Last major update issued on October 31, 2006 at 04:50 UTC.
geomagnetic data - last month (updated daily)]
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The geomagnetic field was quiet to unsettled on October 30. Solar wind speed ranged between 437 and 570 km/s (all day average 510 km/s - decreasing 9 km/s from the previous day) under the influence of a high speed stream from CH245.
Solar flux measured at 20h UTC on 2.8 GHz was 75.7. The planetary A index was 9 (STAR Ap - based on the mean of three hour interval ap indices: 8.6). Three hour interval K indices: 32232212 (planetary), 32242221 (Boulder).
The background x-ray flux is at the class A8 level.
At midnight there were 2 spotted regions on the visible solar disk. The solar flare activity level was very low. No C class events were recorded during the day.
New region 10921 rotated into view at the southeast limb on October 29 and was numbered the next day by NOAA/SEC. The region developed quickly on October 30 and is capable of C class flaring. Currently the separation between the opposite polarity areas is poor.
Spotted regions not numbered by NOAA/SEC:
Region S678 emerged in the southeast quadrant on October 30.
October 28-30: No obvious partly or fully Earth directed CMEs were detected in LASCO imagery.
Coronal hole history (since late October 2002)
Compare today's report to the situation one solar rotation ago: 28 days ago 27 days ago 26 days ago
Recurrent coronal hole (CH246) in the northern hemisphere was in an Earth facing position on October 30-31. A new coronal hole formed in the northern hemisphere (just north of the equator and near the central meridian in the northwest quadrant) on October 28.
Processed SOHO/EIT 284 image at 01:06 UTC on October 31. The darkest areas on the solar disk are likely coronal holes.
The geomagnetic field is expected to be mostly quiet on October 31 - November 1 while some unsettled and active intervals are possible on November 2 or 3 when the stream from CH246 arrives.
|Coronal holes (1)||Coronal mass ejections (2)||M and X class flares (3)|
1) Effects from a coronal hole could reach Earth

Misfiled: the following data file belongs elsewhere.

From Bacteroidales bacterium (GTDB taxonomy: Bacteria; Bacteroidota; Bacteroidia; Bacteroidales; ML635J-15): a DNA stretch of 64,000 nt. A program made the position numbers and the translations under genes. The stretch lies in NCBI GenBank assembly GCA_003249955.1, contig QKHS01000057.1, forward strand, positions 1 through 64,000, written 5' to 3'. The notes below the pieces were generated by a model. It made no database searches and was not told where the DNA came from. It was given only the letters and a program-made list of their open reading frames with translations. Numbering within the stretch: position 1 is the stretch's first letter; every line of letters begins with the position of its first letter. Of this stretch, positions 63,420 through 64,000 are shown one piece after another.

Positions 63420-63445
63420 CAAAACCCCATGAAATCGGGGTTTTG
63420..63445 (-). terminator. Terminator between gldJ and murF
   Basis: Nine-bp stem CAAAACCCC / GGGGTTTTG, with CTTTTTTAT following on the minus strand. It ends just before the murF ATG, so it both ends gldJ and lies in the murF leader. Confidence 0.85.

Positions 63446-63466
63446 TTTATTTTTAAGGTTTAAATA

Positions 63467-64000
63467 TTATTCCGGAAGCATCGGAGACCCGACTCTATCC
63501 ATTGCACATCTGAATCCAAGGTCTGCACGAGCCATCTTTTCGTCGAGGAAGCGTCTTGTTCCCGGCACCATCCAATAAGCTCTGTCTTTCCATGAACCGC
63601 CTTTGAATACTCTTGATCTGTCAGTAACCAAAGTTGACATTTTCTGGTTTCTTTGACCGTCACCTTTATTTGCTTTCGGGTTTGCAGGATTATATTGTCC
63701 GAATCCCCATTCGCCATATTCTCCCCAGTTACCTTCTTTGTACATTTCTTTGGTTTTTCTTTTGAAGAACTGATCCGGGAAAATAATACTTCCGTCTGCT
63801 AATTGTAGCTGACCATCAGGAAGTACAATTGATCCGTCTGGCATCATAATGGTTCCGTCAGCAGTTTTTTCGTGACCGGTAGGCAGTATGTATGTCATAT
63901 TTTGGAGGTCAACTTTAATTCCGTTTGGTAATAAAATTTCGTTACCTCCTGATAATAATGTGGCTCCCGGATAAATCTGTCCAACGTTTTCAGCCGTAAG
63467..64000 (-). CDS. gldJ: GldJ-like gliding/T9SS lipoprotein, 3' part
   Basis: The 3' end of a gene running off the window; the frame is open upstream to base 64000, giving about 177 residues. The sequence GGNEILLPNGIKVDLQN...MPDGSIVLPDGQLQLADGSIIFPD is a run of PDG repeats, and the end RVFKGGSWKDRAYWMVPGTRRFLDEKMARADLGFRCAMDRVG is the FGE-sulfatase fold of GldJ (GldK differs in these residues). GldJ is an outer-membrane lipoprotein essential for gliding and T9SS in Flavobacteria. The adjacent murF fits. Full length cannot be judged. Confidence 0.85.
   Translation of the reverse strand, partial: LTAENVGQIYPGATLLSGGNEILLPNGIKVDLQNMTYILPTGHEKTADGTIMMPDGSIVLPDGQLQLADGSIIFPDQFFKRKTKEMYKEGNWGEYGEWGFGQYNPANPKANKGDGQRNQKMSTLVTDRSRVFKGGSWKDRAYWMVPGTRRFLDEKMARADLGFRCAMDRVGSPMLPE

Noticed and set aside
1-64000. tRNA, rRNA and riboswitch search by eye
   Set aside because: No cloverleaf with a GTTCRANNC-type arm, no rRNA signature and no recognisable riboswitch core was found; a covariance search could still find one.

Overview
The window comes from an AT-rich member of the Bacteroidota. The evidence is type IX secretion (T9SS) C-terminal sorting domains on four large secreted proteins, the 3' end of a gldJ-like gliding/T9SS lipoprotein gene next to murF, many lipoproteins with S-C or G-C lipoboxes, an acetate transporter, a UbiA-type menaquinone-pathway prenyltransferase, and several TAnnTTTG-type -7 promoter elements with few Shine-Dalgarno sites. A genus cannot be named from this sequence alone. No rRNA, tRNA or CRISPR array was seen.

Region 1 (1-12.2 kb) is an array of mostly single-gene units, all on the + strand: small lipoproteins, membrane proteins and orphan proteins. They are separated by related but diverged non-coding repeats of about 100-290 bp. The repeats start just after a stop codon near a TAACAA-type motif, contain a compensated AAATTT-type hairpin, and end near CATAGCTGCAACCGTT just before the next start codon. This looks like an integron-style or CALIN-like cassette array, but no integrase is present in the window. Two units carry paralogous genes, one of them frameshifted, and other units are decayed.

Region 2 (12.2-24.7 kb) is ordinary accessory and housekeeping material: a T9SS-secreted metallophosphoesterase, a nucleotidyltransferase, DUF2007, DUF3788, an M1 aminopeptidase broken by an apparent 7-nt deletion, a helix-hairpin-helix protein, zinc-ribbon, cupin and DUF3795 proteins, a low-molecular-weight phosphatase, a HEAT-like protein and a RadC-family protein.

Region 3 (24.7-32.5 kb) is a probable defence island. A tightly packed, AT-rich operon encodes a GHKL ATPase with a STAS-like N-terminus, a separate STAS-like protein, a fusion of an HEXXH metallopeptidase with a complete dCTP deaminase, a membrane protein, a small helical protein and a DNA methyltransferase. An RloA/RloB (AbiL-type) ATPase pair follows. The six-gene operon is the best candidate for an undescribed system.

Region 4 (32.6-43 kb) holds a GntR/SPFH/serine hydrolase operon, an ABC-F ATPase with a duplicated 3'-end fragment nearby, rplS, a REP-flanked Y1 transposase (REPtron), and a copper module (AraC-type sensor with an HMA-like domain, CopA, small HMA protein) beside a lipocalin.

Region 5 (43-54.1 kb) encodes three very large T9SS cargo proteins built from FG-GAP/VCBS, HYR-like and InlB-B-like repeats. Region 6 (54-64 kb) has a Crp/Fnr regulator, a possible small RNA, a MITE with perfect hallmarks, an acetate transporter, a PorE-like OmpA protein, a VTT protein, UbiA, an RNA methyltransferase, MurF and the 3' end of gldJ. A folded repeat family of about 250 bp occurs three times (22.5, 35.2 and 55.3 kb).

within the next 5 days. When the high speed stream has arrived the color changes to green.
2) Effects from a CME are likely to be observed at Earth within 96 hours.
3) There is a possibility of either M or X class flares within the next 48 hours.
Green: 0-20% probability, Yellow: 20-60% probability, Red: 60-100% probability.
Long distance low and medium frequency (below 2 MHz) propagation along east-west paths over high and upper middle latitudes is poor to fair. Propagation on long distance northeast-southwest paths is poor.
Monitoring remarks from a location near N58E06: At 01h UTC a number of stations from the east coast of North America were audible with poor to fair signals. Later on propagation favored stations further south, primarily from Cuba, Venezuela and Colombia.
Compare to the previous day's image.
Data for all numbered solar regions according to the Solar Region Summary provided by NOAA/SEC. Comments are my own, as is the STAR spot count (spots observed at or inside a few hours before midnight) and data for regions not numbered by SEC or where SEC has observed no spots. SEC active region numbers in the table below and in the active region map above are the historic SEC/USAF numbers.
|Active region||Date numbered||SEC
|Location at midnight||Area||Classification||Comment|
|10921||2006.10.31||5||17||S06E58||0050||CRO||formerly region S677
classification was DAI at midnight, area 0080
|Total spot count:||5||23|
flux at Earth
|International sunspot number||Smoothed sunspot number|
cycle 23 sunspot max.
|2006.04||89.0||30.2||(17.1 predicted, -0.2)|
|2006.05||80.9||22.2||(16.8 predicted, -0.3)|
|2006.06||76.5||13.9||(15.1 predicted, -1.7)|
|2006.07||75.7||12.2||(13.2 predicted, -1.9)|
|2006.08||79.0||12.9||(12.8 predicted, -0.4)|
|2006.09||77.8||14.5||(12.6 predicted, -0.2)|
|2006.10||74.1 (1)||14.7 (2)||(11.6 predicted, -1.0)|
1) Running average based on the
daily 20:00 UTC observed solar flux
value at 2800 MHz.
2) Unofficial, accumulated value based on the Boulder (NOAA/SEC) sunspot number. The official international sunspot number is typically 30-50% lower.
This report has been prepared by Jan Alvestad. It is based partly on my own observations and analysis, and partly on data from some of these solar data sources. All time references are to the UTC day. Comments and suggestions are always welcome.